Jump to content
  • 0

Weathering

Rate this question


Liverbird81
 Share

Question

8 answers to this question

Recommended Posts

  • 0

The 'bible' for all things weathering is Martyn Welch's book 'The Art of Weathering' [Wild Swann pubs]. First issued a few years ago, it has never been bettered & Martyn's genial prose makes everything seem achievable. He also tells us what colours to use for each job - mainly Humbrol enamels. Eg No53 [Gunmetal] and 133 [bauxite], plus a little matt black and or leather is perfect for the generic 'underframe dirt' and variations enable oily bits to be done too. he book not only covers locos, but also open wagons, vans, coaches and the ubiquitous BR steel mineral, with rust being done the right way - ie put on first & then [with some Maskol] the top coat on top. It is my most read/used book of all time & I always go back to it whenever the paint or airbrush needs using again.

Still in print, you will not regret buying a copy.

Link to comment
Share on other sites

  • 0

Liver, there was a great article in britiish railway modeller possibly august which did a nice job on weathering locos with weathering powders.

 

I'm working up a photo package showing how to weather a Plasser Tamper with a paintbrush, some gouache, and a cotton bud, and more importantly, how to undo it if you screw it up. No airbrush required. Might even do it as a video!

R

Link to comment
Share on other sites

  • 0
The 'bible' for all things weathering is Martyn Welch's book 'The Art of Weathering' [Wild Swann pubs]. First issued a few years ago, it has never been bettered & Martyn's genial prose makes everything seem achievable. He also tells us what colours to use for each job - mainly Humbrol enamels. Eg No53 [Gunmetal] and 133 [bauxite], plus a little matt black and or leather is perfect for the generic 'underframe dirt' and variations enable oily bits to be done too. he book not only covers locos, but also open wagons, vans, coaches and the ubiquitous BR steel mineral, with rust being done the right way - ie put on first & then [with some Maskol] the top coat on top. It is my most read/used book of all time & I always go back to it whenever the paint or airbrush needs using again.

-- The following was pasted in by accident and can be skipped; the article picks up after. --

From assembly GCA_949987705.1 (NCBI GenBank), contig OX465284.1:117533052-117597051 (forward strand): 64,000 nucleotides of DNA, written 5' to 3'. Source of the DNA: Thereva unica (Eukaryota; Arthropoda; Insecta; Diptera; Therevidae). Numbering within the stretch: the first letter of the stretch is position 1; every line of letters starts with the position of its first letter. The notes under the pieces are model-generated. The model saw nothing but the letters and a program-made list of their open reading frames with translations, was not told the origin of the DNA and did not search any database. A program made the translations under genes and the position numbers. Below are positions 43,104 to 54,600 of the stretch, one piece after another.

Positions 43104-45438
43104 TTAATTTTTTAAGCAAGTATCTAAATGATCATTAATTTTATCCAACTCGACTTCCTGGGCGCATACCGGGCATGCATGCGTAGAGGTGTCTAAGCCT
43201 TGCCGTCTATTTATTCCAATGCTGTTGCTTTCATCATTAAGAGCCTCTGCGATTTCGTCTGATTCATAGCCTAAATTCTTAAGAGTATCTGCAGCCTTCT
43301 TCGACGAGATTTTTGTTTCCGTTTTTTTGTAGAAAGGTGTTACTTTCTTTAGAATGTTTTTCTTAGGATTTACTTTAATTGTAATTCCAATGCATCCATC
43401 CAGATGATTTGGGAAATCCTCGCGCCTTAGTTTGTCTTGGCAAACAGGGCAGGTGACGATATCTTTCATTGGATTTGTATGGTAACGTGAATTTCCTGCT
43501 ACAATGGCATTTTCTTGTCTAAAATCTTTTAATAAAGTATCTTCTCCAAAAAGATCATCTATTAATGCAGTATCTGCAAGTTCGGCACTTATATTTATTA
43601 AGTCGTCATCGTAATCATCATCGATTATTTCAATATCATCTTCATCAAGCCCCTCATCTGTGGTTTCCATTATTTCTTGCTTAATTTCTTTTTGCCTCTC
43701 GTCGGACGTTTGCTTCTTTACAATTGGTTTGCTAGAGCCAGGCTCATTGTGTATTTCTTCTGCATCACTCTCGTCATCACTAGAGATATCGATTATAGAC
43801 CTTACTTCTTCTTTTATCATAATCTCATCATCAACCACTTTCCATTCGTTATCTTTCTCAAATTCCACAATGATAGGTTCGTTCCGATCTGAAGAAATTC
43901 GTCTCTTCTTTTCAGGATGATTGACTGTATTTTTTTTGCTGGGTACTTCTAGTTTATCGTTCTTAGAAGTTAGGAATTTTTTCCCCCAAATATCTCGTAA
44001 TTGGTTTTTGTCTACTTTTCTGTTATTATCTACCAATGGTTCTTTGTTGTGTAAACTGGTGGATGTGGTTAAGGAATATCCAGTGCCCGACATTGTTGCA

Still in print, you will not regret buying a copy.

 

I agree 100% David it is fantastic. Martyn demystifies the whole process in such a genial way. I love the piece where he occidentally discovers how to get that silvery hue when producing a weathered timber look. Liverbird if you are after a video the right track series of dvd's with Tim Shackleton are worth investing in. Both guys tend to mix their own colour's and don't use off the shelf weathering colour's which gives their work a more personal look.

 

Rich,

Link to comment
Share on other sites

Join the conversation

You can post now and register later. If you have an account, sign in now to post with your account.

Guest
Answer this question...

×   Pasted as rich text.   Paste as plain text instead

  Only 75 emoji are allowed.

×   Your link has been automatically embedded.   Display as a link instead

×   Your previous content has been restored.   Clear editor

×   You cannot paste images directly. Upload or insert images from URL.

 Share

×
×
  • Create New...

Important Information

Terms of Use